Alex Golden Oblad
Oblad was born in Salt Lake City, Utah and raised in Sugar House. Educated first at the University of Utah and subsequently receiving a Ph.D. from Purdue University, he spent the bulk of his career working for energy and engineering companies developing innovative chemical processes. His career began at Standard Oil of Indiana in the 1930s and included increasingly important research and management positions at Mobil Oil, Houdri Process Company, Air Products and Chemicals, and the M.W. Kellogg Company, of which Dr. Oblad became Vice President of Research.
Among his most recognized achievements was development of catalytic cracking (a process he worked on with Eugene Houdry and others) that made economically feasible the low-cost, mass production of high-octane gasoline. After a distinguished career in industry, Oblad accepted a teaching and research position at the University of Utah as Distinguished Professor of Fuels Engineering, where he also served for several years as acting college dean. Dr. Oblad received honorary doctorate degrees from both the University of Utah and Purdue University in recognition of his contributions to each institution.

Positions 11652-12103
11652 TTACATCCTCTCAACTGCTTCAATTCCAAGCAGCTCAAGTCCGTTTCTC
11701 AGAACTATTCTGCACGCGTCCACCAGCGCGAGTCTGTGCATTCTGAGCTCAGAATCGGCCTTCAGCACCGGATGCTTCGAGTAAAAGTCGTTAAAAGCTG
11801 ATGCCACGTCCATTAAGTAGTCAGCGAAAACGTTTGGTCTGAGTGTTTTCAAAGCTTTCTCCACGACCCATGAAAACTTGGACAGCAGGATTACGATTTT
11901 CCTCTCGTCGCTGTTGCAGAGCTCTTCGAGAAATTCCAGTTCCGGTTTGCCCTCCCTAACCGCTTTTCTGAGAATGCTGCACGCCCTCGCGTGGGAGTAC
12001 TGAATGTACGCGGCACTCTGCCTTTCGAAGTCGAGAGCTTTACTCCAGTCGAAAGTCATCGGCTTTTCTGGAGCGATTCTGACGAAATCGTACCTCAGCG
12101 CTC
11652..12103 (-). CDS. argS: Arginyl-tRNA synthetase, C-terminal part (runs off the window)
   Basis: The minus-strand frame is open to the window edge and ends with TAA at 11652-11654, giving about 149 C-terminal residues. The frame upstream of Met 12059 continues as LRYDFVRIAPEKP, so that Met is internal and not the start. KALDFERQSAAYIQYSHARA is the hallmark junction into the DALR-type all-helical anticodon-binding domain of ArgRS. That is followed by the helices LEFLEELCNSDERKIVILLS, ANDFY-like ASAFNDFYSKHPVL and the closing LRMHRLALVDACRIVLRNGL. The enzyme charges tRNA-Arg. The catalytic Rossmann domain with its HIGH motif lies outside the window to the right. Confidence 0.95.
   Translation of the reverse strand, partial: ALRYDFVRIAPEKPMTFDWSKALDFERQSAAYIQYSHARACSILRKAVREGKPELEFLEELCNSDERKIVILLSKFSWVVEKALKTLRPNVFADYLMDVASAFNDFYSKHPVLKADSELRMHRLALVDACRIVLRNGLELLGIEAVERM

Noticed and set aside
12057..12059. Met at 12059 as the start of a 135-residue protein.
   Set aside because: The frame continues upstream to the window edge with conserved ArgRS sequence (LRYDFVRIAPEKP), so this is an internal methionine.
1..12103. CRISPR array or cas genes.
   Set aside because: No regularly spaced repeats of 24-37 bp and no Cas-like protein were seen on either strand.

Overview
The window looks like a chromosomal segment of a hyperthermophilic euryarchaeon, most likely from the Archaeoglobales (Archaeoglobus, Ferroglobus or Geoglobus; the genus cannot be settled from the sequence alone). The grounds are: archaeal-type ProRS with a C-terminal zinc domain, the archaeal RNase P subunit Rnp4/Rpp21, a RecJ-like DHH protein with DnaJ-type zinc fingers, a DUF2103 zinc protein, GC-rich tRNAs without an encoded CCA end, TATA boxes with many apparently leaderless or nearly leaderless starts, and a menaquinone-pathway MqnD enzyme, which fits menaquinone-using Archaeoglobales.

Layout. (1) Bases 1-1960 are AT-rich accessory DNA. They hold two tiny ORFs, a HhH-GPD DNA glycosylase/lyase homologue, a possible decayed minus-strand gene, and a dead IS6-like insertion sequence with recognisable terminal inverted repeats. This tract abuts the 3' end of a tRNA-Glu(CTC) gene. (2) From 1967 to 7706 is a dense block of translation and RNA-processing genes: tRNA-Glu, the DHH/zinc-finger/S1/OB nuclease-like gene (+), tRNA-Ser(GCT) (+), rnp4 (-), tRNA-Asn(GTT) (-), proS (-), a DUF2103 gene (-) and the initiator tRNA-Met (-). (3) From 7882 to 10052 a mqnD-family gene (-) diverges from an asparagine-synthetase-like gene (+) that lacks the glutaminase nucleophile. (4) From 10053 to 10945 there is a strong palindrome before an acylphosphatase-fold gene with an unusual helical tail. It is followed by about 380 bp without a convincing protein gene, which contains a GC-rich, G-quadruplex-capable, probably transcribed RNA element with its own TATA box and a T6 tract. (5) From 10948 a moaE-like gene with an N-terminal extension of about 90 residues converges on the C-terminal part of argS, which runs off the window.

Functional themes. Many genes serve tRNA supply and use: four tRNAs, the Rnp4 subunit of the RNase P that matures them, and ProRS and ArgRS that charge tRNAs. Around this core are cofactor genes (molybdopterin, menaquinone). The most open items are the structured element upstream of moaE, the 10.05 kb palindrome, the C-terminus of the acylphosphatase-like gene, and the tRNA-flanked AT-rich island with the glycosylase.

A lifelong member of The Church of Jesus Christ of Latter-day Saints (LDS Church) and dedicated husband and father of six, Oblad died in 2000 of causes incident to age. Oblad also wrote an article on the work of Eugene Jules Houdry. He was a member of the National Academy of Engineering.